This week, 3 news items on the upcoming future of Milano and its metro community.
Milano is now in the yellow zone, which means that bars, restaurants, museums, cinemas, and theaters are again open for business.
A fresh new air of renaissance and rediscovery is traversing the city.
The celebrations for the Liberation (25 April) were unusually festive and widespread.
Still masked and distanced, but determined to reconquer urban space and public leisure. In particular, outdoor dining and drinking is permitted while seated until 10pm, which means that anybody in Milano can finally go out to dinner.
Where will you celebrate your first supper?
From starred restaurants to pizza takeouts, Milano has everything to make your mouth water.
Start with an early aperitivo!
The National, the English-language newspaper based in the capital of the United Arab Emirates, Abu Dhabi, has devoted much space to Milan’s environmental transition.
It illustrates the 15-minute city approach, whereby Milan wants to create neighborhoods, where people can meet most of their needs within a short walk or bike ride from their homes, instead of travelling by car.
Researcher Chiara Bresciani, of the Municipality of Milan’s Department of Transportation, is quoted as saying that Area C, the congestion charge that car and van drivers have to pay to enter “cerchia dei bastioni” (the circle of old gates and ramparts that delimits the center of Milan) has reduced motorized traffic by 40 per cent.
Ms Bresciani says that the goa of the 15-minute city is to reconnect people with local neighborhoods and decentralize city life: “This vision of the city allows people to safely choose an active mode to reach their destination, which can be services, groceries, retail or co-working spaces. This will help to reduce unnecessary travel across the city to provide more public space, inject life into local high streets, strengthen the sense of community, promote health and well-being and improve city sustainability and liveability.”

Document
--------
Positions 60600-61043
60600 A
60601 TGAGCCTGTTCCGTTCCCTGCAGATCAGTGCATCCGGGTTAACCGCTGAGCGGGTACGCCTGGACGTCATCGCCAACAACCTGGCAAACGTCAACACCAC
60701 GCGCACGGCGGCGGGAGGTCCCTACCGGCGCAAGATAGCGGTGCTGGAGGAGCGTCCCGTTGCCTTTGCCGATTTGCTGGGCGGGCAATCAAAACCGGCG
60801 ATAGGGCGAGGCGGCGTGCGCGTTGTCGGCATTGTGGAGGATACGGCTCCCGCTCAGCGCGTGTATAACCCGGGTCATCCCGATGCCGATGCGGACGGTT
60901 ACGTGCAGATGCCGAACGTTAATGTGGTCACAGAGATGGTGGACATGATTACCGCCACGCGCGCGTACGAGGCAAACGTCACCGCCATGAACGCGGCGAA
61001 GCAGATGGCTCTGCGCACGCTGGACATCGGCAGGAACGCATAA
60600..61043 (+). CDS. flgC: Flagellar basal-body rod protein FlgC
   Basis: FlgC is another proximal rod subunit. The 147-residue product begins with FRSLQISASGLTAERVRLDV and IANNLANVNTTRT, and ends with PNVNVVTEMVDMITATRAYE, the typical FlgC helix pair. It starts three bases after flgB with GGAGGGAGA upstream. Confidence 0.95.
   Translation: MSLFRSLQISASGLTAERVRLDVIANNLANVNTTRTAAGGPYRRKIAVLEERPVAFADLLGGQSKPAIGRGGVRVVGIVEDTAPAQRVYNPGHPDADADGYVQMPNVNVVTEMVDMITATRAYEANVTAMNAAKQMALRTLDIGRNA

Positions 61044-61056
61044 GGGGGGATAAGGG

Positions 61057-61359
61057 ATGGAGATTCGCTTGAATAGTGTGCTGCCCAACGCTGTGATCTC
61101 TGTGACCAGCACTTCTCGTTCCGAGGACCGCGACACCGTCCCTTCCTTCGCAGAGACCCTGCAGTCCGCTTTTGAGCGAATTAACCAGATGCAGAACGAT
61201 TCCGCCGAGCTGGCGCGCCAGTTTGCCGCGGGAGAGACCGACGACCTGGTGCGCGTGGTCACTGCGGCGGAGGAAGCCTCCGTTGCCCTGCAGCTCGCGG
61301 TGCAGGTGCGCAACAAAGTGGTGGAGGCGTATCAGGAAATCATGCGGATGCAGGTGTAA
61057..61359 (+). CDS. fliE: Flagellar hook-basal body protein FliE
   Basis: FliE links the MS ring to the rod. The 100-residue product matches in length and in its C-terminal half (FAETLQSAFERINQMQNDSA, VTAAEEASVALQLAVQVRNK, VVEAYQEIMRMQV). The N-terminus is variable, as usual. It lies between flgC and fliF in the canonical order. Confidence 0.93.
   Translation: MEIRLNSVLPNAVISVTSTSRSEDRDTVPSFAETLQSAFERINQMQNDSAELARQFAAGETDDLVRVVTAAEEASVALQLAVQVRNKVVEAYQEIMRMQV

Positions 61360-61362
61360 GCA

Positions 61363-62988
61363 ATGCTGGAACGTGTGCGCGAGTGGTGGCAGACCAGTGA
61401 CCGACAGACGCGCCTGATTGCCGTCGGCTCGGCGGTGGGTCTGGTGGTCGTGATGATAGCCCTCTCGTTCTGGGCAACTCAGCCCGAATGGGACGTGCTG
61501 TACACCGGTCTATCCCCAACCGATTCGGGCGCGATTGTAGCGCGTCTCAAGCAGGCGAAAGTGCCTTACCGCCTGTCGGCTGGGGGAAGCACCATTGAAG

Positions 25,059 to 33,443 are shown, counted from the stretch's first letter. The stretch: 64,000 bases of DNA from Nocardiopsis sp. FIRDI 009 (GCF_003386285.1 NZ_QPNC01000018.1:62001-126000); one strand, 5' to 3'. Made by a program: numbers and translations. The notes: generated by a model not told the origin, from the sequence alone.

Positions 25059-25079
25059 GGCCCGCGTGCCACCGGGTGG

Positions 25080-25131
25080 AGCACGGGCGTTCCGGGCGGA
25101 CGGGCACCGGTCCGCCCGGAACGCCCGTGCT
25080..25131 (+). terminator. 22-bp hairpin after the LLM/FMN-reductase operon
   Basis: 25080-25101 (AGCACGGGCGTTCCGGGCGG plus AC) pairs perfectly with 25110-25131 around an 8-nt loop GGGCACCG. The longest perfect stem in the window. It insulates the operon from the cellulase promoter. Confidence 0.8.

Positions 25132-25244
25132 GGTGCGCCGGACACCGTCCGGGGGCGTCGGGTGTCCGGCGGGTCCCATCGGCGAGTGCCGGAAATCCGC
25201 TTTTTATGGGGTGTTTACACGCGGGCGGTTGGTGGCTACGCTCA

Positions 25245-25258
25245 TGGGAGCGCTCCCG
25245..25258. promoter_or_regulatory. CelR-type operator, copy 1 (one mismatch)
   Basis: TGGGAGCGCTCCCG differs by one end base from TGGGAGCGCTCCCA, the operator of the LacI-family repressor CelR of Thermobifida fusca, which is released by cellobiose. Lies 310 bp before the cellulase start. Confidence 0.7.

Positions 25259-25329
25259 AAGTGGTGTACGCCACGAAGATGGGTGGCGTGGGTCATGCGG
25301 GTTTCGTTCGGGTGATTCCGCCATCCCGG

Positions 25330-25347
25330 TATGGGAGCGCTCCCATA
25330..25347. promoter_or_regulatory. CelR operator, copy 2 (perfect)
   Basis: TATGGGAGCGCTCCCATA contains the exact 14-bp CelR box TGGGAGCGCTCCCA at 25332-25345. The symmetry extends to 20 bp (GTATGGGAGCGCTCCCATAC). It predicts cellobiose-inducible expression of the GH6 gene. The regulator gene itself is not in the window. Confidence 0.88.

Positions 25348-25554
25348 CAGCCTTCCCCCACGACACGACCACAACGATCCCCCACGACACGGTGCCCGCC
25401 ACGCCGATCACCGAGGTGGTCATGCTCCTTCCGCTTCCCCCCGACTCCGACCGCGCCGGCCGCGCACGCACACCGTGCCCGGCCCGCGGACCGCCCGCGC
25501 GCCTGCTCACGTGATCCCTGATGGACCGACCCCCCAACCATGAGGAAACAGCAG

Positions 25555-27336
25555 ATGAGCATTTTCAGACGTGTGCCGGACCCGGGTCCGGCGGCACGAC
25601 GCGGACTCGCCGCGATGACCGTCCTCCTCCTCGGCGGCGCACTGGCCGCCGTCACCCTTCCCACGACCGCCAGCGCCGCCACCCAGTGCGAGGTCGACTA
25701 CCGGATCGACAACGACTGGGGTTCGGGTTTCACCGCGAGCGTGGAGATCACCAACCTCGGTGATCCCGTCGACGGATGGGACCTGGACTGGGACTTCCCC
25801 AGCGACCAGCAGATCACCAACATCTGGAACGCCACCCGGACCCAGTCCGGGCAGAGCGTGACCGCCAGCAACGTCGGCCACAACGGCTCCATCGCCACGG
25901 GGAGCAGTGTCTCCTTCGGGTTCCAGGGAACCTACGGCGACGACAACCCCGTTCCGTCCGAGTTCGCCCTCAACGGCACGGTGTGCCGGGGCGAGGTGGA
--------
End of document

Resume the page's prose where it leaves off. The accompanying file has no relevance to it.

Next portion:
The Municipality has developed a mapping tool that combines newly digitized information about cables, pipes and other critical infrastructure that runs beneath the city’s streets, and surface-level geospatial data about the built and natural environments.
The digitization of underground utility data is important to preventing serious damage and delay caused by excavation and construction works.
It also enables the city administration to plan more effectively for the impacts of climate change and execute more efficiently public works.
Information about underground infrastructure was difficult to access for security reasons, because of the distributed ownership of services across many providers.
Now the Municipality is collecting and digitizing all public and private data about the subterranean city and bringing it all together on a digital mapping tool, complete with layers of surface-level information.
Milan is among the first cities in the world to provide a complete digital picture of the urban dimension below ground.